A General Accounting Office sample of people purged from the Social Security disability rolls found that benefits were restored on appeal to about half, and only a handful of the rest were able to find employment, Sen. John Heinz (R-Pa.) said yesterday.
Heinz said the high rate of reinstatement in the sample showed that procedures used to order people off the rolls on grounds that they are well enough to work are fundamentally unsound and wrong.
The sample consisted of 100 persons chosen at random from about 134,500 initially ordered off the rolls from April, 1981, to August, 1982.
It showed that half the 100 had been reinstated on appeal and only seven of the remainder had full-time jobs.
Nationwide, initial termination notices were sent to 445,505 persons from March, 1981, to August, 1983, as part of a review that has brought a storm of protest from the disabled and many members of Congress.
"In one breath, SSA tells people the traumatic news that they will lose their benefits, and then SSA turns around, after much bureaucratic effort and great emotional and financial hardship on the beneficiary, and tells at least half these people that they are indeed eligible for benefits after all," said Heinz, who requested the GAO report.
The report is the latest shot in a continuing battle over the reviews of disability rolls, which were first ordered by Congress in 1980.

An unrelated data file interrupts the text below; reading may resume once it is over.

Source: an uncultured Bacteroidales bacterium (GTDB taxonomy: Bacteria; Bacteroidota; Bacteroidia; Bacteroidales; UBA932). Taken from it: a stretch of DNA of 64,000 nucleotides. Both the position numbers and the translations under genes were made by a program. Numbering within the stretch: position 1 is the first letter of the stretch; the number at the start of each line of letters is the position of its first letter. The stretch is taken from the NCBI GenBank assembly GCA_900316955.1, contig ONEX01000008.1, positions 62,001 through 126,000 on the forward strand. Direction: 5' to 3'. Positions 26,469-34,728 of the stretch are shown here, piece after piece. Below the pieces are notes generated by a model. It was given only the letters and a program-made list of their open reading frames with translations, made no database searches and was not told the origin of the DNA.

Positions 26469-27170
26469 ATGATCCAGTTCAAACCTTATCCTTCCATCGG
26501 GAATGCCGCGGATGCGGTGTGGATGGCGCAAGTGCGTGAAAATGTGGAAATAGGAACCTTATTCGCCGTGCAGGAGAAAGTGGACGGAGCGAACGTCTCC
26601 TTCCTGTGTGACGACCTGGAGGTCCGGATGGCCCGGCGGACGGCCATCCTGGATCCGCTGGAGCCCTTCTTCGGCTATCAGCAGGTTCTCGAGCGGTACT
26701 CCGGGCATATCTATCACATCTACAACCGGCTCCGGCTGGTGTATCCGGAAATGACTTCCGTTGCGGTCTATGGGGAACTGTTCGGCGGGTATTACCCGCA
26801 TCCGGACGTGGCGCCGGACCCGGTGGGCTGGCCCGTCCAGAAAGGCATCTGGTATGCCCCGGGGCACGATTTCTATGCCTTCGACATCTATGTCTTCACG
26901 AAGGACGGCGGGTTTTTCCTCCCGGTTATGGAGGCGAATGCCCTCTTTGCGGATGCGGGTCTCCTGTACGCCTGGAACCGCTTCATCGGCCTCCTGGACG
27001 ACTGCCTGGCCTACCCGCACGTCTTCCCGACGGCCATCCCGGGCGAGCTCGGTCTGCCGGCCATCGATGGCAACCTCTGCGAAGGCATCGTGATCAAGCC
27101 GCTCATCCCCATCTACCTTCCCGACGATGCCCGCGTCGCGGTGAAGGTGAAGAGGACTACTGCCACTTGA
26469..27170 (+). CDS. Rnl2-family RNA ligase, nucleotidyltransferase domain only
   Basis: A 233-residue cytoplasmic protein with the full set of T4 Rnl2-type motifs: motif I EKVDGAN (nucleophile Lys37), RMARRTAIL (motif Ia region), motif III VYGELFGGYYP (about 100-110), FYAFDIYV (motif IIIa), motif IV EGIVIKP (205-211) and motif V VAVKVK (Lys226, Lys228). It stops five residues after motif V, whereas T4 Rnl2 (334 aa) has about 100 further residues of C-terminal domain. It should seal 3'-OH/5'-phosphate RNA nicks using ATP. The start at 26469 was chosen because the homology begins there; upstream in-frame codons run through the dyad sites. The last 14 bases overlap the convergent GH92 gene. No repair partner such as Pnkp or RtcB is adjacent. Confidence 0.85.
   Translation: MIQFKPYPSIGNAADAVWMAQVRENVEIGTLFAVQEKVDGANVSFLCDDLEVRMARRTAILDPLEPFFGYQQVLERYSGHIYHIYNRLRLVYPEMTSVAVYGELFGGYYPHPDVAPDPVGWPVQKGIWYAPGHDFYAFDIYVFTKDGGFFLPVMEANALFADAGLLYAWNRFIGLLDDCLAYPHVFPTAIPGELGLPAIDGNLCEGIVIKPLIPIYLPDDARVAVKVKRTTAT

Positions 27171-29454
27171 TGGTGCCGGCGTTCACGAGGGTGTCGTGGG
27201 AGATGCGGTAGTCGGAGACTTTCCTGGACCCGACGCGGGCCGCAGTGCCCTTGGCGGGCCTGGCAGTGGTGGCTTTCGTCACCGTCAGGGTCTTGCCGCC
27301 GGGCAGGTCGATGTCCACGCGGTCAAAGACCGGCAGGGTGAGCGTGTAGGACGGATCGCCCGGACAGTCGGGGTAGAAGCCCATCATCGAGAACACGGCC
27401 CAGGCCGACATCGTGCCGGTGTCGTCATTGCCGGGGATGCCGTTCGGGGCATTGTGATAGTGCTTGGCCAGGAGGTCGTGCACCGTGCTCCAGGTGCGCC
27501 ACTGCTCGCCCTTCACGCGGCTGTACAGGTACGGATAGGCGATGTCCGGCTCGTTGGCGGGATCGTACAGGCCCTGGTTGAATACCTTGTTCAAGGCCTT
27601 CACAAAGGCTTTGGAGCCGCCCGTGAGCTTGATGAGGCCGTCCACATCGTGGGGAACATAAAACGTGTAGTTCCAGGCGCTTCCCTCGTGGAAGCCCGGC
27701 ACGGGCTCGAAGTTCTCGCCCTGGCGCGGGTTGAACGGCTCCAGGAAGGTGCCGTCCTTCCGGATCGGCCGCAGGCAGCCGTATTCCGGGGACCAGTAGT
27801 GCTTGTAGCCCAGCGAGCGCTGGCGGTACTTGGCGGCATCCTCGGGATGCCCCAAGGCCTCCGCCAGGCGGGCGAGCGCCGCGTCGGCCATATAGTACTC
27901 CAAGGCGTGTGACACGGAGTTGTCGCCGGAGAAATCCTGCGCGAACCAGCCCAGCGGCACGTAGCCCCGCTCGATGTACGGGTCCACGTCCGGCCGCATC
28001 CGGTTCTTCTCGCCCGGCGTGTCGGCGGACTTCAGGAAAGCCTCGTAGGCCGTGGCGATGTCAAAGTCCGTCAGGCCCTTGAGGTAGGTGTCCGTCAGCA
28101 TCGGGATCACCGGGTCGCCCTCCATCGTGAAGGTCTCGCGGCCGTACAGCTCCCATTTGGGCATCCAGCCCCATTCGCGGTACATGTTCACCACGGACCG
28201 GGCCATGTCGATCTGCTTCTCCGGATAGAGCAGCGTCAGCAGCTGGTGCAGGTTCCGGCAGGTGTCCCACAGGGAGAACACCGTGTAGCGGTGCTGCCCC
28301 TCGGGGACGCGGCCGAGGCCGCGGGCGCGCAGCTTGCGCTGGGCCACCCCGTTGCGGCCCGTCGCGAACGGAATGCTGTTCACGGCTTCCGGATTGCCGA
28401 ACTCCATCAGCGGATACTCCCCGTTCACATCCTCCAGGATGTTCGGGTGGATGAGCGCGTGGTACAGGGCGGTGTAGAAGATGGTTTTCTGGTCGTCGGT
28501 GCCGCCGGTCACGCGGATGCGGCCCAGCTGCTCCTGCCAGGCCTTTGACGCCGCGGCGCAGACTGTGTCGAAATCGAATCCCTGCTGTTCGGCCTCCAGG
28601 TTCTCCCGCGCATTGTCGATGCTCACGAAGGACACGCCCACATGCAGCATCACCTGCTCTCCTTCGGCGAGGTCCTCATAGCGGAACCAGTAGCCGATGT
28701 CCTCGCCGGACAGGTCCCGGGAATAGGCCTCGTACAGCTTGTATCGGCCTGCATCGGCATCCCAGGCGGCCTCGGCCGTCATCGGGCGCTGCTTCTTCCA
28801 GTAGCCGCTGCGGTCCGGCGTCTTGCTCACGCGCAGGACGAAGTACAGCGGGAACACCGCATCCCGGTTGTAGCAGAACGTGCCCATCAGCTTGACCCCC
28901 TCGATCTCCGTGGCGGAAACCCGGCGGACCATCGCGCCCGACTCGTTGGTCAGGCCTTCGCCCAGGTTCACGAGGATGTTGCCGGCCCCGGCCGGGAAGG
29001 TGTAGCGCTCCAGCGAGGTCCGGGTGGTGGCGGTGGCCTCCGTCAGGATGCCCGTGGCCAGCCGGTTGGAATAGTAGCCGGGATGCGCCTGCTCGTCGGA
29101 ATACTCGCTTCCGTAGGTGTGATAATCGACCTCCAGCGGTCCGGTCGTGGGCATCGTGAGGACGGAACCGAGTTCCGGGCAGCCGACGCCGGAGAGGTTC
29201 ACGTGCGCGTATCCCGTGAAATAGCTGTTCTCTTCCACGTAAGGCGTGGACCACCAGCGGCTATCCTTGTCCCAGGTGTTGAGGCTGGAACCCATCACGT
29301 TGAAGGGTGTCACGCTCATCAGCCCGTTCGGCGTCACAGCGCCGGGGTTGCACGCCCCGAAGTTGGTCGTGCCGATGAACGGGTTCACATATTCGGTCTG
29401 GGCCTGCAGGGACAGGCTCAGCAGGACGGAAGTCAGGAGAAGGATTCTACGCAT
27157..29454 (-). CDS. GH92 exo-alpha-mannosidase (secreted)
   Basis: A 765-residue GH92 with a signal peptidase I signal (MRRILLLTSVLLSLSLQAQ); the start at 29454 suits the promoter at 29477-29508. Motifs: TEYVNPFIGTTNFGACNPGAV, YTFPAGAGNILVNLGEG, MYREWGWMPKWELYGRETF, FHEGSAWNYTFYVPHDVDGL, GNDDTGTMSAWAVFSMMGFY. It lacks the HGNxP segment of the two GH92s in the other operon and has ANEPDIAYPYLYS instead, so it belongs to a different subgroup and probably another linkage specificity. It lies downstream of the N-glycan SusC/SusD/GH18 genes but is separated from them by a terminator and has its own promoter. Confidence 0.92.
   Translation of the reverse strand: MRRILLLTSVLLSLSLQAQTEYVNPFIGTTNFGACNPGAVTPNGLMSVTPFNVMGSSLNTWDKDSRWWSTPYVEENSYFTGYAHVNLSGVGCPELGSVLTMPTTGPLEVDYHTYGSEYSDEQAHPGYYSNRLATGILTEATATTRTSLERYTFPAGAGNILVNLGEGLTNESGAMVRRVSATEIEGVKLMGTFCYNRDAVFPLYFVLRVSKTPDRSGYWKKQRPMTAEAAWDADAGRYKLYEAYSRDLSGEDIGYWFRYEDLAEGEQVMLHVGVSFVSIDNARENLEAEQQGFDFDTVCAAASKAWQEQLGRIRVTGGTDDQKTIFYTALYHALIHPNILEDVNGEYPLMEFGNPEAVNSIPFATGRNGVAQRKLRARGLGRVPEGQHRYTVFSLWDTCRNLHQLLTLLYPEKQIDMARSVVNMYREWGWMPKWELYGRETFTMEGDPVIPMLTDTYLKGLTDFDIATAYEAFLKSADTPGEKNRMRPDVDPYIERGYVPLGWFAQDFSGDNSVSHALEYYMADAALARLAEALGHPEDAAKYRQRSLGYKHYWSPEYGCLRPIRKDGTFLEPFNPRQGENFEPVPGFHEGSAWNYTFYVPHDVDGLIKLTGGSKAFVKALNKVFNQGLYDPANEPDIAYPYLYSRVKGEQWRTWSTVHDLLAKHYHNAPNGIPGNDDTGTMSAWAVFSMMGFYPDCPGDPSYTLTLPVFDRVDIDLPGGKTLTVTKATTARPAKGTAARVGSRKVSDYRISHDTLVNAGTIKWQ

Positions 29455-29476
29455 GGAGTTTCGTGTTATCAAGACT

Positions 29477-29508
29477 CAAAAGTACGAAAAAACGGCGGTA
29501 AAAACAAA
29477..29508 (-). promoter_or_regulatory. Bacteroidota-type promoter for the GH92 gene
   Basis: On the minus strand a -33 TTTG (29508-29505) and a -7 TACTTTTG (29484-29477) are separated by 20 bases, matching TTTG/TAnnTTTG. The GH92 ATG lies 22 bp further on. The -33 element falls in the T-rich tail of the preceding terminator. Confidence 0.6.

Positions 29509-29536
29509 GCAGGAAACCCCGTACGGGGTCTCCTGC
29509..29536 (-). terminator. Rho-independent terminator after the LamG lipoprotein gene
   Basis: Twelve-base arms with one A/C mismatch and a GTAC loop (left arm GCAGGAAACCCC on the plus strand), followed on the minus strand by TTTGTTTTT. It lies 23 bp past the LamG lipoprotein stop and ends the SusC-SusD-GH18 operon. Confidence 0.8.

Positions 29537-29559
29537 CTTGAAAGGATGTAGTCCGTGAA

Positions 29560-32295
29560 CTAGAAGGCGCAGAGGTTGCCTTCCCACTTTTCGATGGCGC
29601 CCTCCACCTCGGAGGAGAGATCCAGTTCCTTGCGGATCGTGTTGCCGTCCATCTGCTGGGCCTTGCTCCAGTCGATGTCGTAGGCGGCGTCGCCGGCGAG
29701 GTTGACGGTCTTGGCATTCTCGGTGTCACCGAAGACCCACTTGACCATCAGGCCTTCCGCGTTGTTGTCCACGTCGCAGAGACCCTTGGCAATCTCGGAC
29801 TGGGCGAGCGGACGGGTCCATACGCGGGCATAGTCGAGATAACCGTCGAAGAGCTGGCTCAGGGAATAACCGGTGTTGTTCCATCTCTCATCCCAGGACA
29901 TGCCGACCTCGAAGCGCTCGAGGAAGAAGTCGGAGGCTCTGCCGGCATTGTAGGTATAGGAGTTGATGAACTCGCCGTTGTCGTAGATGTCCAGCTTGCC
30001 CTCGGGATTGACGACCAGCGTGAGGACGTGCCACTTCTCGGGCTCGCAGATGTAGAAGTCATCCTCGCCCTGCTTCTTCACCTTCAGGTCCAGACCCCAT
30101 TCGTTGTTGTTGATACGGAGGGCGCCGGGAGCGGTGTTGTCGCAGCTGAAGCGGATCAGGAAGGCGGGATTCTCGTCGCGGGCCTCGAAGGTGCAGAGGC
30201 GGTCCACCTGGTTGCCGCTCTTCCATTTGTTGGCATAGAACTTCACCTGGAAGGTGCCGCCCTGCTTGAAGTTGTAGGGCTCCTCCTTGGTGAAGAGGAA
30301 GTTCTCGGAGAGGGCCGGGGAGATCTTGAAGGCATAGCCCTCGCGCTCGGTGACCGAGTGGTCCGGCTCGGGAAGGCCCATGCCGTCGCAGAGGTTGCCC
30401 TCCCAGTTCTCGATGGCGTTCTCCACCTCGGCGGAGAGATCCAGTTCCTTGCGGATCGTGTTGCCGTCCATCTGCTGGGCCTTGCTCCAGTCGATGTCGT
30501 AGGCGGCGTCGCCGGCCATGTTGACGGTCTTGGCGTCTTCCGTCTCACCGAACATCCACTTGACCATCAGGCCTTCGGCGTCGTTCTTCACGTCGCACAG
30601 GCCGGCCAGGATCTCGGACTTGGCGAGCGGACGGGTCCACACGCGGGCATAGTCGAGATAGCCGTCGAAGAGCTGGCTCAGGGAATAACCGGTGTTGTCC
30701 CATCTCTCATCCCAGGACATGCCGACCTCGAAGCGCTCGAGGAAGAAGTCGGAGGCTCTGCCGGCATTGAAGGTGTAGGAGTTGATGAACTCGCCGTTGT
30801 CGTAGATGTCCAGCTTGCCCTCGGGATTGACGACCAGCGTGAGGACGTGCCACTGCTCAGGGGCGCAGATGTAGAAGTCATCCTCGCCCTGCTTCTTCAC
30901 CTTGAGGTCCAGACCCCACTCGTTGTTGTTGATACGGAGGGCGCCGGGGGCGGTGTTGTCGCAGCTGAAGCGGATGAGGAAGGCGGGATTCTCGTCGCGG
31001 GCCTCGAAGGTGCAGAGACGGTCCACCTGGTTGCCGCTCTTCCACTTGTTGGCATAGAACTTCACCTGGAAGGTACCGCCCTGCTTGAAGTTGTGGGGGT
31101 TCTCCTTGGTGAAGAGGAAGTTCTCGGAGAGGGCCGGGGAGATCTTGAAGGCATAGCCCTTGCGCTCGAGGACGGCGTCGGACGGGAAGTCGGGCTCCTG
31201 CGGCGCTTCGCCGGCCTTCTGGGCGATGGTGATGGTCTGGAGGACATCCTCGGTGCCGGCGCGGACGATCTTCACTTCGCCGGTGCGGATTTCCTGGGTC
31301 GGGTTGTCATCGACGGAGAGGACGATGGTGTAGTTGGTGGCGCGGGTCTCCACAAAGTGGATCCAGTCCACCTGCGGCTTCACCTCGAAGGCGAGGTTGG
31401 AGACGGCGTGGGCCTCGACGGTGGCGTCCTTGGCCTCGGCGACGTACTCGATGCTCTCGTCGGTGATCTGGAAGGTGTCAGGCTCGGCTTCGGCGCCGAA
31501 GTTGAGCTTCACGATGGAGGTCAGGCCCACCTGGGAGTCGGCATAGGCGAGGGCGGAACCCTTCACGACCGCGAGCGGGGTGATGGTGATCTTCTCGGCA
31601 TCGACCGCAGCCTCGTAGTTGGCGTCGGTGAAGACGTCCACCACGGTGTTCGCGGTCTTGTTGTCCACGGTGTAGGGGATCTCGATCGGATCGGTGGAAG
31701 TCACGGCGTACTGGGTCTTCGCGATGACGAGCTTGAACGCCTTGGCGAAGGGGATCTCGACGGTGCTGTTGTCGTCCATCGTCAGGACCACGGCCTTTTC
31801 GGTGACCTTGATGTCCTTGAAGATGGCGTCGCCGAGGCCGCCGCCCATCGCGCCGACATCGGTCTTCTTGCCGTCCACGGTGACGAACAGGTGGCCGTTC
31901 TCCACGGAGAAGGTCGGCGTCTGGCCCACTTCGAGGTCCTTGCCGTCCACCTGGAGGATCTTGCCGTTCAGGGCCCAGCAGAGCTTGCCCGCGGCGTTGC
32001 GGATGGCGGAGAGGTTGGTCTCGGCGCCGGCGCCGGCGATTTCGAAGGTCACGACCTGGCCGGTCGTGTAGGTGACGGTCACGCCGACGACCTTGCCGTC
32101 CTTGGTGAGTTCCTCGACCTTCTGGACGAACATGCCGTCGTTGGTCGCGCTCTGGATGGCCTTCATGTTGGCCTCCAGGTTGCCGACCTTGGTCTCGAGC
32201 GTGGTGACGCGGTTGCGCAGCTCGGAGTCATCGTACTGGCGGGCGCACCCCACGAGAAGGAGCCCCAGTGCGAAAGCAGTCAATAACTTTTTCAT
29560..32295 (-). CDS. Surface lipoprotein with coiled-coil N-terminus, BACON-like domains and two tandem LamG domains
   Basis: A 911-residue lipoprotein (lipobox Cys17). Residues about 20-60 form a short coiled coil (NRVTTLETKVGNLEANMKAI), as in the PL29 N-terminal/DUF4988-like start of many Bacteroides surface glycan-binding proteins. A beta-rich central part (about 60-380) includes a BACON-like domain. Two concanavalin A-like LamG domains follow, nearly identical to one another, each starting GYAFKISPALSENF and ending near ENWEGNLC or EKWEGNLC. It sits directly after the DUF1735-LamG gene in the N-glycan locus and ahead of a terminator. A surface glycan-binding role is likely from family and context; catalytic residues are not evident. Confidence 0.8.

In another development, Senate Finance Committee Chairman Robert J. Dole (R-Kan.) and senior committee Democrat Russell B. Long (D-La.) sent a letter to Health and Human Services Secretary Margaret M. Heckler saying that the administration has an obligation to force the states to continue conducting the reviews under rules laid down by HHS.
Under existing law, initial disability determinations are made by state disability agencies, which are reimbursed by the federal government.
But because of widespread protests, 17 states either have stopped cutting people off or are using rules more lenient than those of HHS.
In some cases, the governor, the state agency or the state legislature has decided to stop following HHS rules or to stop processing cutoffs; in others, a court has given such an order.
In 10 other states, HHS has ordered the review process suspended following an unfavorable court ruling. Dole and Long said that, if necessary, HHS could move in and make the initial determinations itself.
Meanwhile, congressional maneuvering continued over a bill sponsored by Rep. J.J. (Jake) Pickle (D-Fla.), which will go to the House floor shortly as part of the big tax bill.
The Pickle proposal would ease procedures in the reviews, at a cost estimated at from $1.4 billion to $3.4 billion over the next five years.
Dole and Long are said to be concerned about the cost of the changes. There is a chance that a similar measure, sponsored by Sens. William S. Cohen (R-Maine) and Carl Levin (D-Mich.), will be offered as a floor amendment to some other bill if they can't work out a compromise with Dole.